Since my last post, on Feb 20th, my dad continued to rapidly progress – each day needing more and more oxygen. From 15 L to 20L; and then more than that. He couldn’t get to the bathroom to shower – so we started giving him sponge baths. We combined three 10L oxygen concentrators together along with a nonrebreather mask and it still wasn’t enough. I had wanted to admit him to the hospital for palliative care when he was at 10L but he kept fighting me on it; he was just too scared to go to the hospital. I had also called local paramedics who assured me that ambulances are equipped to give upto 25 L of high flow oxygen. So, getting him to the hospital would not be an issue.
On Feb 25th he had another exacerbation while simply trying to sit up in bed. And I just had to call the ambulance and take him to the ER, at which point the doc explained to us that he would only live a few hours to 1 or 2 days. So, they had him transferred to the palliative care unit to make him more comfortable.
He was placed on continuous IV hydromorphone and 50 L of oxgyen with a regulator/humidifier of some sort. And after a day or two he actually seemed to be doing okay. For about a week, he was able to eat, drink and talk well. He seemed quite alert and awake with minimal discomfort. We couldn’t believe it actually – he seemed to be better than he was the last 2 weeks at home, albeit totally bedridden; he also survived past the date the ER doc gave us. But as each day goes by, he’s getting weaker and weaker still. I guess the morphine was simply covering up his pain and symptoms so well that he kind of felt good. But for the last few days, he’s started showing all the signs of coming to the end stage:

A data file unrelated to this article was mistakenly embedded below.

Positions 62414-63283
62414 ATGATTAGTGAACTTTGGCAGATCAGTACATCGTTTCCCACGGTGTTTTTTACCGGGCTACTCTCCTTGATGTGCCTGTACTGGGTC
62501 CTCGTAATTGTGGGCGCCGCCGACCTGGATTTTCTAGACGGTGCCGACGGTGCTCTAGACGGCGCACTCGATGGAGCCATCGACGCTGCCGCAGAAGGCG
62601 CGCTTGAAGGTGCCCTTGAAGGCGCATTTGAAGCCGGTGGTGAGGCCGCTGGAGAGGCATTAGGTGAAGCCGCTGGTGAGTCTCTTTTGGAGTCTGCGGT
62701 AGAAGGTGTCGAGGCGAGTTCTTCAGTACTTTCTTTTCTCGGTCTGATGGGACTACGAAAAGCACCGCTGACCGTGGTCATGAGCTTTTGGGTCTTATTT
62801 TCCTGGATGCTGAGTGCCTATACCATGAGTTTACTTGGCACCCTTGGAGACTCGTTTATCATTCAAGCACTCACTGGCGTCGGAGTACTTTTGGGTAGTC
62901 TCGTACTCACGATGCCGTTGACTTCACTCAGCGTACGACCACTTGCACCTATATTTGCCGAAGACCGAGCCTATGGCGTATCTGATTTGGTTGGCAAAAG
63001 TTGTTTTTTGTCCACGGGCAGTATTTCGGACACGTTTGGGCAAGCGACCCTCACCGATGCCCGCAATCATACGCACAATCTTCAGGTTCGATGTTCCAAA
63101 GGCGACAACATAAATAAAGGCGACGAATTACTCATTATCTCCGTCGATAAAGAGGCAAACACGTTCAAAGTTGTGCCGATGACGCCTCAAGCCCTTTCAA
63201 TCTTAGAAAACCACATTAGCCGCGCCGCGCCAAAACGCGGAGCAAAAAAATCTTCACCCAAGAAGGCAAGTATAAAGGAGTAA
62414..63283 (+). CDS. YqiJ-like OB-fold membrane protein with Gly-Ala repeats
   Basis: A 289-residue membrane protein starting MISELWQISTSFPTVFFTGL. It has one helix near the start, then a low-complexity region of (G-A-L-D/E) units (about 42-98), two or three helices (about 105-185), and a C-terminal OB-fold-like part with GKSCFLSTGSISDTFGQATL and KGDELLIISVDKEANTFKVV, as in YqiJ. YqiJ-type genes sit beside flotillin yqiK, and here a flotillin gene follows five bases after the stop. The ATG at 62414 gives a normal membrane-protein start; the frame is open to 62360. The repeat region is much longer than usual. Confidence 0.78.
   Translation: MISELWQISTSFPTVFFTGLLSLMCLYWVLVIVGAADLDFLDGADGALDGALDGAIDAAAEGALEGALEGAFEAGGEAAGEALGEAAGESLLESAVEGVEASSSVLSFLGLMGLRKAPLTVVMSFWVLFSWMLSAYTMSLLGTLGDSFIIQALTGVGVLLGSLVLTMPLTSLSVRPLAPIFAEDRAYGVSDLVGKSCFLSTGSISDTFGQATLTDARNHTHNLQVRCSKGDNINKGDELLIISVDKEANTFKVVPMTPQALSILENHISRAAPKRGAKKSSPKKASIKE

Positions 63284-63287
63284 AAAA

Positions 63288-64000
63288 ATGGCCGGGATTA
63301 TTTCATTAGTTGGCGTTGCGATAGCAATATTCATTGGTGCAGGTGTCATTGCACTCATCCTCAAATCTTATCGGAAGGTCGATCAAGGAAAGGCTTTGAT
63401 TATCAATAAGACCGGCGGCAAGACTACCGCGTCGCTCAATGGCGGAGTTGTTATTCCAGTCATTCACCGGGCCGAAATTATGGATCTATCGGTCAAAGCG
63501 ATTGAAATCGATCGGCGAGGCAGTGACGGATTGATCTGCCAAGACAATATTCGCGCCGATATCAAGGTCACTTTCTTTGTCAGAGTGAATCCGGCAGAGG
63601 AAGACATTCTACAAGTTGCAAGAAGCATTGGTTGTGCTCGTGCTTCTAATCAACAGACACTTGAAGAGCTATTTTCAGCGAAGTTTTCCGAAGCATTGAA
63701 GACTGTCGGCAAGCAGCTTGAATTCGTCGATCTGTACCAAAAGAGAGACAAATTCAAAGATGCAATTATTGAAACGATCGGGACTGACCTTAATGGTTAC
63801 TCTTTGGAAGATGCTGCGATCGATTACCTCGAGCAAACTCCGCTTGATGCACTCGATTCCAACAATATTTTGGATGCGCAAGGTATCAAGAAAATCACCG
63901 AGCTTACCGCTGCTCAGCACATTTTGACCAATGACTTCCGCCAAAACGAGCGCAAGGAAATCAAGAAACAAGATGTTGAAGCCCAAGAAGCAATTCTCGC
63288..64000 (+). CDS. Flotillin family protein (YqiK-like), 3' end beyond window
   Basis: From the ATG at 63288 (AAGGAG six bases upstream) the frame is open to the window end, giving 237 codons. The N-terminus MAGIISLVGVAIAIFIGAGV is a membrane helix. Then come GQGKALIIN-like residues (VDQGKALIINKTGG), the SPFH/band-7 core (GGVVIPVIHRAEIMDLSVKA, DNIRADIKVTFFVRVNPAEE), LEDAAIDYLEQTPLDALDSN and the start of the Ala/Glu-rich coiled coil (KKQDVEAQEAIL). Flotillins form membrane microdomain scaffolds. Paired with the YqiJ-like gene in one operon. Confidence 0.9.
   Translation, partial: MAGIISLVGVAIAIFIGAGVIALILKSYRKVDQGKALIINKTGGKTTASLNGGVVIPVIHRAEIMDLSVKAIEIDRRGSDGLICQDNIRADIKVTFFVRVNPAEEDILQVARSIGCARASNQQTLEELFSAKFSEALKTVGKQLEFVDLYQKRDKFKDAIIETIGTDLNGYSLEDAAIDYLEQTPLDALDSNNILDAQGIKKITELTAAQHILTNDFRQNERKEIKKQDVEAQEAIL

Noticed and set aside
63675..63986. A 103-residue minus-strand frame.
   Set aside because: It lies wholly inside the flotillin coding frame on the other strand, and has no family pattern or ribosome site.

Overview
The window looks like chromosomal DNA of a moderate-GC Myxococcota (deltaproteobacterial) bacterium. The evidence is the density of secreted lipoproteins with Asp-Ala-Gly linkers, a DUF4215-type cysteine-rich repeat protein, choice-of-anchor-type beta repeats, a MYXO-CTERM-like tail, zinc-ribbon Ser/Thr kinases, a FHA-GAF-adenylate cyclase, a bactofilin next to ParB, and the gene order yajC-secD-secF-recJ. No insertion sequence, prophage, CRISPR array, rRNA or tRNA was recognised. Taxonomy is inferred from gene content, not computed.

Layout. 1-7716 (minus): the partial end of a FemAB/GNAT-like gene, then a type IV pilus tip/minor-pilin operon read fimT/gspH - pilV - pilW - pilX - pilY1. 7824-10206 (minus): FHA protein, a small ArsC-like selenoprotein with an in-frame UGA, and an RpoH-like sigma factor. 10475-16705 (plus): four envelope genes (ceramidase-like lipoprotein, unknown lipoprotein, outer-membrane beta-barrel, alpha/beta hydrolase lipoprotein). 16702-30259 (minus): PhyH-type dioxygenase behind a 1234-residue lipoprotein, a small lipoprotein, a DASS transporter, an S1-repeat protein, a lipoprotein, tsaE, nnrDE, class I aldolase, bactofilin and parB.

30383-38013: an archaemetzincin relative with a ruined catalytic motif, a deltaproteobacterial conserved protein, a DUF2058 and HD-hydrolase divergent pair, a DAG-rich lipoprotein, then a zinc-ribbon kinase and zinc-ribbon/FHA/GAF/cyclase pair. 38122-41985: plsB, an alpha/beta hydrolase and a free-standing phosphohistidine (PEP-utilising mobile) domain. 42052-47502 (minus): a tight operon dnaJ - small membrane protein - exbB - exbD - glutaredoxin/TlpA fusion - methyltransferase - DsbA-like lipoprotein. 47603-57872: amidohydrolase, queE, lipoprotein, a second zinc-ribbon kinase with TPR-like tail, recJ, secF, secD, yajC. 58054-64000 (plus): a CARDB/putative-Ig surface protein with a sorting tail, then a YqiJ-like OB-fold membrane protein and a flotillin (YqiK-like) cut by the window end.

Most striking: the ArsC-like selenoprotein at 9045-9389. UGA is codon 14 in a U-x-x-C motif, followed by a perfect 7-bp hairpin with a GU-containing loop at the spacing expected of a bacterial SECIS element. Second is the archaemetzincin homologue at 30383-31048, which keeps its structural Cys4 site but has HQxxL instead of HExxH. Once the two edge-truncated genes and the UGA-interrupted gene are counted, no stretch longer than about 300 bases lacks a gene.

- “death rattles” while he sleeps
- low urine output
- needing more and more morphine to control symptoms
- sleeping for most of the day
- no desire to eat or drink
But even though it’s a very sad time for us, we’ve been grateful for the fact that we’ve all been able to spend as much time with him as possible, have our last words and memories with him, and ensure that he’s not suffering. All of our relatives and friends were able to video call with him and he was able to have his last words with everyone. And either myself or someone else from my family are with him 24/7 at the palliative care unit, so he never feels alone.
The one thing I regret is that I couldn’t convince him to go on palliative care much sooner. I think he was suffering too much once he needed over 5L of oxygen because once he got past 5L, his situation literally deteriorated in a few short weeks to where he needed to be hospitalized. Morphine would have helped reduce his discomfort a lot during those few weeks. I would recommend anyone with PF to really consider palliative care sooner rather than later.